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At What Point Do You Quit On A Novel?

I touched on this last Thursday in regards to Naked Lunch.

I’m about halfway through the novel now, so I’m thinking I can force myself through the final 100 pages. But I came THIS close to tossing it out my car window a few days ago. THIS close.

I’ll give you a little more detail about the novel in tomorrow’s post. Today, I just want to focus on this question: How long should you read a novel before deciding to give it up?

Seems like everyone has a different standard. I’ve heard everything from…

  • a few pages
  • the first chapter
  • 50 pages
  • four chapters
  • 25% of the novel’s total length
  • don’t quit reading books you’ve started

That’s all over the place!

So how do you know when it’s time to give up? Do you go by a certain number of pages, or is it more about topic and tone?

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47 Comments Post a comment
  1. 50 pages with one exception, Lolita just 15. Life is too short and my reading list too long to waste my time on garbage.

    Liked by 1 person

    March 23, 2015
  2. Brandon #

    I gave A Dance to the Music of Time 33 pages. I gave Chuck Palahnuik’s book of short stories one short story. I gave Henry James a single tea party on the lawn.

    Honestly, I should probably be a little more committal… But if a novel hasn’t grabbed me in the first five or ten pages, I generally toss it. I have so many books on my to-do list that I don’t see the point of investing any more time than that.

    Like

    March 23, 2015
  3. Terry #

    I think it depends on why you are reading the book. I struggled through Naked Lunch because of its cult status and knowing that it is has a dedicated following. I continued reading in hopes of seeing why it is a significant book and why people are drawn to the novel.

    In the end, I’m still not sure of the draw, which makes me want to pick it up again at some point.

    Liked by 4 people

    March 23, 2015
  4. Reblogged this on Fonte da arte.

    Like

    March 23, 2015
  5. Juste Un Materialiste #

    When it comes to hard-to-read novels, I always remember Prep by Sittenfield…. it was awful and dreadful to read, but I gave it a chance and read about 25% through, and then tried it once again after a few months. No success.
    I usually give up after a few chapters, but it all depends on the topic, author, the hype and the importance of the book.

    Like

    March 23, 2015
  6. I usually will read until books get too dull to continue. If it gets boring, I’ll put the book down and get a new one.

    Liked by 2 people

    March 23, 2015
    • I have done this too. Unbroken was the most recent and most surprising as it was highly praised for its excellent writing. I found it boooooring and the writing just.so.dull.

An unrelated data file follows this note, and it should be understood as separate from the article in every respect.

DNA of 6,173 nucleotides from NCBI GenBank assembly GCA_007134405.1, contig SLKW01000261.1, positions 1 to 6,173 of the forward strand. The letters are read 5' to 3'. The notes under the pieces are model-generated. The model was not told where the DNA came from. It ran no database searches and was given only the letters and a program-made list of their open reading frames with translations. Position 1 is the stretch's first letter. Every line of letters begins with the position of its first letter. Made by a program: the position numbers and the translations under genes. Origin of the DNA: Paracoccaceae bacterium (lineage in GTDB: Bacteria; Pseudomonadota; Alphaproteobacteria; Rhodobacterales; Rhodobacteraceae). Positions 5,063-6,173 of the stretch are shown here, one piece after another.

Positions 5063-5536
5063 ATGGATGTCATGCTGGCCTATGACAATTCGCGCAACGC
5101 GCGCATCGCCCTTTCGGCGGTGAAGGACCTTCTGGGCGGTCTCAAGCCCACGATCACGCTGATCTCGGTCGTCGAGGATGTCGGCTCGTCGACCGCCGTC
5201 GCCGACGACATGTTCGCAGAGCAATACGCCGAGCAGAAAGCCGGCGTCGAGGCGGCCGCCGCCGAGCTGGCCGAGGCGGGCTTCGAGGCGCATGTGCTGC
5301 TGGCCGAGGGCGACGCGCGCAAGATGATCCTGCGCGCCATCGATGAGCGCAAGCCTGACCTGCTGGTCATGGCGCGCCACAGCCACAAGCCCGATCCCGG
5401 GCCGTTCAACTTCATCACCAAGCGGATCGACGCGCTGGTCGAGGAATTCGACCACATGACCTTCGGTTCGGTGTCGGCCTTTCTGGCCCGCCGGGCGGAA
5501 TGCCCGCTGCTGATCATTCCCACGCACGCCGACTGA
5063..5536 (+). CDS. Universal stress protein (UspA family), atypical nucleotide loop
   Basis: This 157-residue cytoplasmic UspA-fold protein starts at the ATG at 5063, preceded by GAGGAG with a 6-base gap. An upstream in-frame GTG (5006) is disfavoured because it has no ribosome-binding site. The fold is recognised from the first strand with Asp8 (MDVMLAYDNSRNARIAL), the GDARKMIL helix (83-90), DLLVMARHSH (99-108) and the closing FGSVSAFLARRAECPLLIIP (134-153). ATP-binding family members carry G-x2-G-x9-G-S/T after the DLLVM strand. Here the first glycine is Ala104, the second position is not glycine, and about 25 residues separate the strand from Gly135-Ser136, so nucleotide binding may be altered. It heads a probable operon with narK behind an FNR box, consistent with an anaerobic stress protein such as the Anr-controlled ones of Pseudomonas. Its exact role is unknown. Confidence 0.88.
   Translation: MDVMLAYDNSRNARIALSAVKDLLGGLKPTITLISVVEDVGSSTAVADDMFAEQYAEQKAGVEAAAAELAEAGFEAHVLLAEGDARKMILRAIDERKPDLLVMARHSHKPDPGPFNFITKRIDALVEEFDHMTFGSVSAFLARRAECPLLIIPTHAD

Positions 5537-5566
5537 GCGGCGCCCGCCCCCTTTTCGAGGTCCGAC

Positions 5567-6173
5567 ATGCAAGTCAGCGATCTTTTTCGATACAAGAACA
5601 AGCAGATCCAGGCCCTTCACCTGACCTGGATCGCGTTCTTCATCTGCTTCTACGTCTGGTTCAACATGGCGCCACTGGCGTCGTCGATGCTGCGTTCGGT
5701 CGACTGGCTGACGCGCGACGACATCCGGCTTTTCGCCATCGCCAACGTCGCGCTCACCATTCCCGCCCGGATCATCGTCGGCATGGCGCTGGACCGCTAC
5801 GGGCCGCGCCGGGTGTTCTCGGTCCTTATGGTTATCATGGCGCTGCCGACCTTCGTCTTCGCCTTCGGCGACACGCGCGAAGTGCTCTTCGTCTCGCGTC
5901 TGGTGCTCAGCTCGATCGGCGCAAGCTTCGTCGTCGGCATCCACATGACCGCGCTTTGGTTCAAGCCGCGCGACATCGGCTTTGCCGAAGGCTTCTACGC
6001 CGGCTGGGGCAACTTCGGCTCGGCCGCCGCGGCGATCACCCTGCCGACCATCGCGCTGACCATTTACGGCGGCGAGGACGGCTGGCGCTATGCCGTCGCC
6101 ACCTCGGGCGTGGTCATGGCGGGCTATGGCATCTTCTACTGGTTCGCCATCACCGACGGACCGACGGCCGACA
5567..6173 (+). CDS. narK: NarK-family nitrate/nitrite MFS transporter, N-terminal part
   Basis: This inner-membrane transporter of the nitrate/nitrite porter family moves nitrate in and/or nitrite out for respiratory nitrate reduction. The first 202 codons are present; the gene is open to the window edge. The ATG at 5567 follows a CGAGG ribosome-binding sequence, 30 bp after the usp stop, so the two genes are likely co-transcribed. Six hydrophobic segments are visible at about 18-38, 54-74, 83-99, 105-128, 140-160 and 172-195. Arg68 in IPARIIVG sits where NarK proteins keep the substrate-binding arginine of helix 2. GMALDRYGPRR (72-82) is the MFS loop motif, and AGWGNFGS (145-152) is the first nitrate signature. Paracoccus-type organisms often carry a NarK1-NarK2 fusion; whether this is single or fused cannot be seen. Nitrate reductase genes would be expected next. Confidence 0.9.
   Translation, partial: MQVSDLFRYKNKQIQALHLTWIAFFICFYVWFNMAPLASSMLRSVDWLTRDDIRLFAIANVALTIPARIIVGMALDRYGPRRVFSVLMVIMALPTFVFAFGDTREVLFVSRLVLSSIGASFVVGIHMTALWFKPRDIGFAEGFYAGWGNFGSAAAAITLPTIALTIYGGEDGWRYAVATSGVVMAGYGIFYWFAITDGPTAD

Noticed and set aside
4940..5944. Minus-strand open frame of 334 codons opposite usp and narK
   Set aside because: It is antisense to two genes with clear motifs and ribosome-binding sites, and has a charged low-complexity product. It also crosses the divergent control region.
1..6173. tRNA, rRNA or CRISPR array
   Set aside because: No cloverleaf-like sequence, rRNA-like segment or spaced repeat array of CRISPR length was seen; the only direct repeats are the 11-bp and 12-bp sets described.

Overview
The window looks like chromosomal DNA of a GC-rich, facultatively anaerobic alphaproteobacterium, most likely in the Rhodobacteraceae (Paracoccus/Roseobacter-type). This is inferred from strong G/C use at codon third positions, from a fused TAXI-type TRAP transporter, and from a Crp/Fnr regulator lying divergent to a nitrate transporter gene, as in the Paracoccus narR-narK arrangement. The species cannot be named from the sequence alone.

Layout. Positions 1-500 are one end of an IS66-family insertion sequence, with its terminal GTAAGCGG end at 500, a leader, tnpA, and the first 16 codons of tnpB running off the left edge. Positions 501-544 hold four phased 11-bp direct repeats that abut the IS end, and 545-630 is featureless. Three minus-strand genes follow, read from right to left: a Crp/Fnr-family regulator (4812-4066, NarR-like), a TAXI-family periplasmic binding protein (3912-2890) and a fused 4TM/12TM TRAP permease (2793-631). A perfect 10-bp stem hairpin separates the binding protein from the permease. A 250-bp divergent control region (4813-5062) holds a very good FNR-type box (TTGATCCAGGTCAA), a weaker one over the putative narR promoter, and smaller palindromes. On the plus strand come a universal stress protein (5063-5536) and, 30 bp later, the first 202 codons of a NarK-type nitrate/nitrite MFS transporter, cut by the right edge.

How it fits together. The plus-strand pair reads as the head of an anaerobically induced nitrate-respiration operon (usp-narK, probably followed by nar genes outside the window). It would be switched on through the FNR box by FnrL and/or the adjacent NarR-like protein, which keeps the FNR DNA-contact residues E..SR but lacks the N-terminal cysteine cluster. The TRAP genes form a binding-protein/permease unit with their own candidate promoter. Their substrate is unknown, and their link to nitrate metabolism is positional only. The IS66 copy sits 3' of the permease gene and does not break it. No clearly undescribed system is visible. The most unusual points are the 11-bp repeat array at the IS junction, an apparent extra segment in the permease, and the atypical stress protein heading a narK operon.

Like

      March 23, 2015
  7. Lucille #

    I remember a suggestion to subtract one’s age from 100. The answer gave the number of pages to read before giving up on a novel. It seemed like a plan when I was younger, but at my advanced age it does not seem fair to an author to only read 28 pages. I recently gave up on Swann’s Way after 50 pages. A fellow book-group member suggested skipping to Swann in Love for a more engaging read but Proust had his chance with me at the beginning of the book and blew it.

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    March 23, 2015
  8. Years ago someone suggested The Rule of 50. Read 50 pages before you commit or abandon a book. I would say that you have passed that point. There are way too many books in the world to consider yourself a failure when you find that book distasteful. Notice I said distasteful, not boring.

    Liked by 1 person

    March 23, 2015
    • That’s an important distinction. If I find a book distasteful I have no qualms about chucking it.

      Like

      March 23, 2015
  9. I give up whenever I find myself not remembering what happened on the previous few pages.

    Liked by 1 person

    March 23, 2015
  10. It depends how much the book cost. Library books I can give up on, but generally, if I’ve bought it, I’m going to finish it. I have never regretted persevering with a book I didn’t enjoy, as it still had some use, if only in reaffirming to me what I really don’t like!

    Liked by 2 people

    March 23, 2015
  11. I tend to never give up on a book, and I use that phrase loosely. If it doesn’t grab me within the first quarter of the book, I usually tell myself to just get through it and invariably start reading something else in the meantime. This means that it sometimes takes me years to read a book, but I always try to finish eventually.

    Like

    March 23, 2015
  12. I’ve never yet quit on a novel, but my own arbitrary line is twenty pages and two attempts.

    Like

    March 23, 2015
  13. Reblogged this on blacklightmafia.

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    March 23, 2015
  14. I finish, mostly because I can push through and read pretty fast. Maybe plan a ritual burning or something so you have a goal (apart from just finishing) when you’re finished reading!

    Like

    March 23, 2015
  15. My rule is this. If it’s a struggle, stop. I read because I enjoy it. If I’m not enjoying it, I don’t read it.